It may seem like just yesterday that the iPhone 5 was all shiny and new, but a year on Apple has discontinued the handset in favour of the iPhone 5S and 5C, two more additions to its successful line-up.
Both boast revamped hardware to compliment Apple’s new operating system iOS7, possibly one of Apple’s biggest redesigns to their iOS in years. However, as many of the technology giant’s loyal fans and eager first-time buyers rush to grab either handset, many iPhone owners like myself have been left juggling their existing handset wondering what’s the difference between the two new additions to the iPhone family and if either is worth rushing to buy.
Both the 5S and 5C sport a fresh reinvention of the already successful look and feel of previous models. Although sceptics like myself would have loved to see a completely new look with these newest additions, both still look and feel undeniably beautiful. The 5S, much like the 4S did, sticks close to the design of its predecessor. The main change in its aesthetic comes from the addition of three new carefully selected colours, a cool pastel gold, silver or grey built with glass and aluminium to mirror the sleek classiness of the original iPhone 5 handsets.
The 5C takes on a rather less expensive look with a thicker polycarbonate plastic shell that does, however, come in a full spectrum of colour. The 5C model can currently be found in bright and bold green, blue, yellow, pink and white. Arguably, new colours do not equate to new features, and could be satisfied just as well with the various and broad casing and cover options available for the iPhone.
The iPhone 5S, as the more expensive of the two new options, comes available at a SIM-free price of £549, £629 and £709 for the 16GB, 32GB and 64GB models. It sets itself up as the true next step in the iPhone family. Alternatively, the 5C, for the better part of its existence, is just a more colourful version of the original iPhone 5, coming in at a cheaper, but still relatively expensive, price of £469 for the 16GB model and £549 for the 32GB model. That said, the 5C only comes in slightly higher than the original iPhone 5 in terms of specs, with a very similar A6 processing chip and 8 megapixel camera featuring some of the added camera functions of the 5S such as panorama.
Unlike the 5C, the 5S is far more than just a colourful iPhone 5, and although both sport the same screen display of the original iPhone 5, the 5S pushes the specs of the original 5 handset forward in line with the gorgeously sleek and fluid iOS7 operating system. With an A7 CPU chip and M7 motion coprocessor that Apple boasts will make it almost twice as fast and powerful as the original iPhone 5 it’s clear that this is the true next step in the line-up of handsets from Apple. With the 5S, expect more dynamic, faster and visually impressive games that further screw a nail in the coffin of the suffering handheld console industry. Expect faster, more responsive apps capable of handling more advanced tasks and of course a better overall experience of iOS7. And expect further subtle refinements to the everyday user navigation of the phone’s software.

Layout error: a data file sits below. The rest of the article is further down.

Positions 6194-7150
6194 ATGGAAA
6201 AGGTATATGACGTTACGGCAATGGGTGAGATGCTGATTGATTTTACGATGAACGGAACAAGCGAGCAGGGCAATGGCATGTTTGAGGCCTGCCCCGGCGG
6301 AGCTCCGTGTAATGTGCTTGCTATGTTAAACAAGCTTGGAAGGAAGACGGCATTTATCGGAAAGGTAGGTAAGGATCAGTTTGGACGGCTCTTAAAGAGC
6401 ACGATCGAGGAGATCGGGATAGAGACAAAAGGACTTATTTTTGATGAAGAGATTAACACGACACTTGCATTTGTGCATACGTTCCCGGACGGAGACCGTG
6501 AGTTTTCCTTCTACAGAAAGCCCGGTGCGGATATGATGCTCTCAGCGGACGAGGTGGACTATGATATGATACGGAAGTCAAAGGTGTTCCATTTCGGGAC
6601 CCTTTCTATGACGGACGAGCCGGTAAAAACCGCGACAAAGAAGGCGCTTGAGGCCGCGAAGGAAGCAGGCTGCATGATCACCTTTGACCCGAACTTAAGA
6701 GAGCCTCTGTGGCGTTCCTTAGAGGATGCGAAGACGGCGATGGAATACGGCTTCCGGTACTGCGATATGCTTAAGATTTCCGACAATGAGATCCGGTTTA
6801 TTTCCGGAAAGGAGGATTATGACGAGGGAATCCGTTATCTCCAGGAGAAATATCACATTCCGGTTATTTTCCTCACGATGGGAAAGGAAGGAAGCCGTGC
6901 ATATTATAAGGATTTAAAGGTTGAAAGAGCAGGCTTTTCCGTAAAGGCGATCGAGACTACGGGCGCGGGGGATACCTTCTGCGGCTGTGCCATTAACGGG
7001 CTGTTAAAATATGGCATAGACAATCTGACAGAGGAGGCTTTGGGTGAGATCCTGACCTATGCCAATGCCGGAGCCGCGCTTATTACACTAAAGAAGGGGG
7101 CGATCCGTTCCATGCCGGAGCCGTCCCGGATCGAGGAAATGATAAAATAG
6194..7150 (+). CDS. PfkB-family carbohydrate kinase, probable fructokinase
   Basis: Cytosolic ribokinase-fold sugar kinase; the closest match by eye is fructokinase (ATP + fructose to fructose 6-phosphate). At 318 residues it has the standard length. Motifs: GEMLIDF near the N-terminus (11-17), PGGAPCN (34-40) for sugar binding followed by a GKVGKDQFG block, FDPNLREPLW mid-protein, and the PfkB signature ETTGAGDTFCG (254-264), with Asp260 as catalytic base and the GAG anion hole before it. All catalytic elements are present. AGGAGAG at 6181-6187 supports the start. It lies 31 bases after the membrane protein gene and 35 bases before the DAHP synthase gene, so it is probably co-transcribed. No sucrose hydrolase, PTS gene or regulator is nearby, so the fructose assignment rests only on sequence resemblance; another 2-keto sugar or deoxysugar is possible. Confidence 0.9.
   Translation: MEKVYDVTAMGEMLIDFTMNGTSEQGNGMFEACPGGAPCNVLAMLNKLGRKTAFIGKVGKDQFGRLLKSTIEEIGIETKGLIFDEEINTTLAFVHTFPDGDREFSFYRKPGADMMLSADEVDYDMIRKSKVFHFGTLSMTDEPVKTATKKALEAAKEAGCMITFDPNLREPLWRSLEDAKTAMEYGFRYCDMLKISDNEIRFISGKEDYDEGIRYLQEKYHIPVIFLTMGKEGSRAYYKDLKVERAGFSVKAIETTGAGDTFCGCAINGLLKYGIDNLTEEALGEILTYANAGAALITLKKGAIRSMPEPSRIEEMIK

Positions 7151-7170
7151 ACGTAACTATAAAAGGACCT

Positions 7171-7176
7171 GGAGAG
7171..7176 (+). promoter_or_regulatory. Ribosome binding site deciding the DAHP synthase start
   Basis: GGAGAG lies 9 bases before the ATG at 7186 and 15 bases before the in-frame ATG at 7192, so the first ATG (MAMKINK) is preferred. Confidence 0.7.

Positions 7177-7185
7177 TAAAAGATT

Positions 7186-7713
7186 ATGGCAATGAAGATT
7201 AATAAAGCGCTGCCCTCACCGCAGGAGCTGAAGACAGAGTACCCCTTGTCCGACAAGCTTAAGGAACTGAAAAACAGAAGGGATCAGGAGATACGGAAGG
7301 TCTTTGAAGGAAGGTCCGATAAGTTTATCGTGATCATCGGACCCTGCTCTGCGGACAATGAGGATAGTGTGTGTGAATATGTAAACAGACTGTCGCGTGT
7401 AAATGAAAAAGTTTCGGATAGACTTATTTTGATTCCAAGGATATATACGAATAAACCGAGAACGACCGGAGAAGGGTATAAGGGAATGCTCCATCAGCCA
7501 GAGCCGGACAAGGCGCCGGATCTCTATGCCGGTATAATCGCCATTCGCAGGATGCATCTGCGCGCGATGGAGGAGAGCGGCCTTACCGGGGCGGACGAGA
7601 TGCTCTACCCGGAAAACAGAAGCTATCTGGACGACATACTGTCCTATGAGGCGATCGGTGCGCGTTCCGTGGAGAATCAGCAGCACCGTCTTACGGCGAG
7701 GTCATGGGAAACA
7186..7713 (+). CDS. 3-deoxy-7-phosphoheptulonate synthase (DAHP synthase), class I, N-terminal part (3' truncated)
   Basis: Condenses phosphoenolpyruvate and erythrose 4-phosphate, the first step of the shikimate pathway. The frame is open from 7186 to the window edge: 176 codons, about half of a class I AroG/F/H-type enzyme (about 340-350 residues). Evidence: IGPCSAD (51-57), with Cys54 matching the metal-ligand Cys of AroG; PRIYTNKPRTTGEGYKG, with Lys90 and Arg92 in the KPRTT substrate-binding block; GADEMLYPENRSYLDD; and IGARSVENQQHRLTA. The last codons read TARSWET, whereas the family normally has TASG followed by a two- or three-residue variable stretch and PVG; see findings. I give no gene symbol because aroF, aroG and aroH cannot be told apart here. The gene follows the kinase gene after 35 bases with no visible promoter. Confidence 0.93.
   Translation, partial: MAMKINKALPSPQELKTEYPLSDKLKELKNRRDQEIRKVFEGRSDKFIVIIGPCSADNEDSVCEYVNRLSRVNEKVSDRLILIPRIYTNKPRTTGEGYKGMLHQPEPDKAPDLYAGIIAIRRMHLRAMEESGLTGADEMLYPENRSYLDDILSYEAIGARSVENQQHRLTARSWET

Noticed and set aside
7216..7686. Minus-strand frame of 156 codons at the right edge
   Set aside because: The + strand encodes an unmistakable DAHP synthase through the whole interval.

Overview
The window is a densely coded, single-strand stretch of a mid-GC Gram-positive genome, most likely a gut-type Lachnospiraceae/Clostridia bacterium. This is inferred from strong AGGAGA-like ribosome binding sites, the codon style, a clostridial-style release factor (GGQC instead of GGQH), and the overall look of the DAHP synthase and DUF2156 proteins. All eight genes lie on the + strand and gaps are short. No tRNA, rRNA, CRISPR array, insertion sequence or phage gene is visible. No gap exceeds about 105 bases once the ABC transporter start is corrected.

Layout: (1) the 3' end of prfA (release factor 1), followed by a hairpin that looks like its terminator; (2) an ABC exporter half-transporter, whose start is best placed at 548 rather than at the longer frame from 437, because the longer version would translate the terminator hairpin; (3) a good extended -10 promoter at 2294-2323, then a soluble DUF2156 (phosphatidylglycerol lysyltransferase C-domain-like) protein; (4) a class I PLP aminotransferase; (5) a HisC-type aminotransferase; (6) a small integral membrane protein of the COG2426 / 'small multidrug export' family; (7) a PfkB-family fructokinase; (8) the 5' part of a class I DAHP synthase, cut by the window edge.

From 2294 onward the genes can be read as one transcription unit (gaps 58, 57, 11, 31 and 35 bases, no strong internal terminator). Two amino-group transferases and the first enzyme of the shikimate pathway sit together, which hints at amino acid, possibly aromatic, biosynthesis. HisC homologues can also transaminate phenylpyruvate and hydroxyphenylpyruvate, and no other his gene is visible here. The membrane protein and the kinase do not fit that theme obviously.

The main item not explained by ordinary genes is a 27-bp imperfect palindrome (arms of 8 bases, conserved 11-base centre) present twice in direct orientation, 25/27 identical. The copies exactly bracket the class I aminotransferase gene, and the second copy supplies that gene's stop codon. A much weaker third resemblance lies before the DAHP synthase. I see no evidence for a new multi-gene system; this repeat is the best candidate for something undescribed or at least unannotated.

If you’re not particularly bothered about specs and would rather just have a cute and colourful new iPhone that has more visual personality than any iPhone before it, the 5C won’t disappoint. But the main game changer of the two is definitely the iPhone 5S, which also features touch ID, a whole brand new feature for the iPhone which allows the phone to store within itself and recognise finger prints via the small sensor ring around the home button.
This cool additional feature primarily adds a new layer of security by allowing users to unlock their phone and confirm their identity with their fingerprints currently, but may also in the future provide additional functions when exploited by developers. But in the meantime it is simply the icing on the cake for an already powerful and stylish phone.
So although neither handset is particularly ground-breaking in the world of smart phones, if you want a phone that is truly an upgrade from the already established brilliance of the iPhone 5, you’ll have to overlook the cute candy colourfulness of the 5C and step up to the 5S.